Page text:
ALM Coronavirus Statement and Resources for Healthcare Laundries and Their Customers
Tuesday, March 10, 2020
Posted by: Nicole Morris
Coronavirus disease 2019 (COVID-19) is caused by a novel (new) coronavirus, first detected in China and now present in the United States. Because this is a new virus, much is unknown. However, to provide protection for workers and hygienically clean textiles for customers, we must implement what we know about the spread of infection while continuing to produce quality textile services.
What we know today and how to use it to protect us:
- The number one measure proved to reduce the spread of infection is proper and frequent hand washing. Intentional mindfulness to wash hands upon removal of gloves, before eating, after going to the bathroom, after blowing your nose, coughing or sneezing, and after traversing high touch-high traffic areas.
- The fewer germs/virus present on surfaces, the less likely we are to contract the illness. Increase the frequency of cleaning contaminated surfaces.
- A simple but effective opportunity to break the chain of infection is to prevent the pathogen from reaching an individual through the use of appropriate PPE, such as gloves, gowns, goggles, and/or face shields. (Hint: face shields are an excellent countermeasure to stop the involuntary touching of a gloved hand to your face.)
- Follow Standard Precautions.
In the laundry, adherence to a proven, effective wash process and effective infection prevention measures will provide safe, quality textiles. These practices will also contribute to a safer environment for workers.
- Contain contaminated textiles at the point of collection.
- Continuing a reliable wash process that utilizes the combination of mechanical action or agitation, heat, and chemicals, along with a prescribed time to achieve antimicrobial action and cleanliness will render the textiles hygienically clean.
- Adherence to proper airflow from clean to soiled (negative air pressure in soiled areas).
- Separation of clean and soiled textile products.
- Attention to thorough cleaning of carts and linen transport containers and covering textiles during transit.
- PLEASE NOTE: Contrary to rumors, currently, there are no recommendations from the CDC or any regulatory authority to destroy (use Red Bags) or incinerate COVID-19 contaminated linens.
The chain of infection has been taught repeatedly; the concept is simple. For an infection to occur, all six elements must be present.
- Sufficient quantity of an infectious agent.
- A reservoir where the pathogen lives.
- The portal of exit, or means for the virus to leave the reservoir.
- Mode of transmission, or the way the virus can be passed.
- Portal of entry, or the way the virus can enter a new host.
- A new host that is susceptible, or vulnerable, to the virus.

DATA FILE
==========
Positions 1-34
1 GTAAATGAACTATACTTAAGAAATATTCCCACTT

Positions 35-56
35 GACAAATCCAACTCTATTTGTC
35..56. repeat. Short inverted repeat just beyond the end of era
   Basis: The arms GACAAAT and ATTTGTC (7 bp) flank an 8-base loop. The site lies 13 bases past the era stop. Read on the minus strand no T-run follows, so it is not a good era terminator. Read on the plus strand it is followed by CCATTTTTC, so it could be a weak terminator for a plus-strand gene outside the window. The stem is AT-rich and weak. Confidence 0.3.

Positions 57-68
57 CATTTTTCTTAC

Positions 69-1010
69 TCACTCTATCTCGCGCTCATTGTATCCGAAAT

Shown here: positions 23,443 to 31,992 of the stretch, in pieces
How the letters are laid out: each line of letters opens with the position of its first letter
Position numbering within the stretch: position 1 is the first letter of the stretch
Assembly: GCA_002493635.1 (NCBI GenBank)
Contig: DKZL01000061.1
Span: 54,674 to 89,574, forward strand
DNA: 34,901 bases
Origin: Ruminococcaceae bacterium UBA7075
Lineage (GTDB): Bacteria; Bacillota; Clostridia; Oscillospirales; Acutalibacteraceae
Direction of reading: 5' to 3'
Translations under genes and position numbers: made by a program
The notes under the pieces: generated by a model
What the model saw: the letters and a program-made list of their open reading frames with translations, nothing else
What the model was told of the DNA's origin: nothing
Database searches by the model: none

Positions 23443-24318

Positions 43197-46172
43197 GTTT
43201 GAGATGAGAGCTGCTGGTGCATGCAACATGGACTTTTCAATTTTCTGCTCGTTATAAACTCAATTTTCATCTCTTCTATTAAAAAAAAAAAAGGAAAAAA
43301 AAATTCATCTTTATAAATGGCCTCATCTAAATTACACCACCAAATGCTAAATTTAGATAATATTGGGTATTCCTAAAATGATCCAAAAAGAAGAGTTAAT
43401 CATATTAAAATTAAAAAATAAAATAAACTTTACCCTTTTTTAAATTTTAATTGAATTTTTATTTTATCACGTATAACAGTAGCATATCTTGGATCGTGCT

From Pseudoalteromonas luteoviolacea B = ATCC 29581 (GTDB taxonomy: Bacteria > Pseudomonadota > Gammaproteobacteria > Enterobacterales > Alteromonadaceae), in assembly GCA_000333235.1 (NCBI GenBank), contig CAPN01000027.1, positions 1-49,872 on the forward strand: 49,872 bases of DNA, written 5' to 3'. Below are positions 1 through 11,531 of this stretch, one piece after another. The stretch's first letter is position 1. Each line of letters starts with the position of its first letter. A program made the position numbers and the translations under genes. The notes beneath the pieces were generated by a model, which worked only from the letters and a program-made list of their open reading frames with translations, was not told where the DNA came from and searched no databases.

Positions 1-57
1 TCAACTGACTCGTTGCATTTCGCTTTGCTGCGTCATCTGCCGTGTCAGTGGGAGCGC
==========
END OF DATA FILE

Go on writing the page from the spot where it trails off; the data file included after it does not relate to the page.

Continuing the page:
If we break any one of these elements in the chain, the new host will not be infected with the virus. Simple in concept, but not an automatic reaction of busy individuals. These measures have worked in times past and will work again, but they are up to us to adopt these practices to keep ourselves, our customers, our communities, and our families safe.
The inception of any new pathogen produces many unanswered questions. How long does the pathogen live on surfaces, what cleaners can kill the pathogen, is there a vaccine, how is it spread, etc. Until these questions are answered, we have the tools to keep ourselves safe from COVID-19. The success of these efforts is up to each of us. Using the tools that have proven effective are our best defense until scientists can provide us with an effective vaccine.
CDC Guidance for SARS (Applicable to COVID-19)
7. Textiles (linen and laundry)
Contact with textiles has not been implicated in the transmission of SARS-CoV. Therefore, no special handling procedures are recommended for linen and laundry that may be contaminated with SARS-CoV.
- Store clean linen outside patient rooms, taking into the room only linen needed for use during the shift.
- Place soiled linen directly into a laundry bag in the patient’s room. Contain linen in a manner that prevents the linen bag from opening or bursting during transport and while in the soiled linen holding area.
- Wear gloves and gown when directly handling soiled linen and laundry (e.g., bedding, towels, personal clothing) as per Standard and Contact Precautions. Do not shake or otherwise handle soiled linen and laundry in a manner that might aerosolize infectious particles.
- Wear gloves for transporting bagged linen and laundry.
- Perform hand hygiene after removing gloves that have been in contact with soiled linen and laundry.
- Wash and dry linen according to routine standards and procedures.
EPA’s Registered antimicrobial products for use against Novel Coronavirus SARS-CoV-2, the cause of COVID-19: https://www.almnet.org/resource/resmgr/document_library/EPA_List_N_Sars-Cov-2-List_0.pdf
How COVID-19 spreads: https://www.cdc.gov/coronavirus/2019-ncov/about/transmission.html
Proper donning & doffing of PPE: https://www.cdc.gov/hai/pdfs/ppe/PPE-Sequence.pdf
ALM IMPACT Coronavirus Information: https://www.almnet.org/mpage/IMPACTCOVID19Information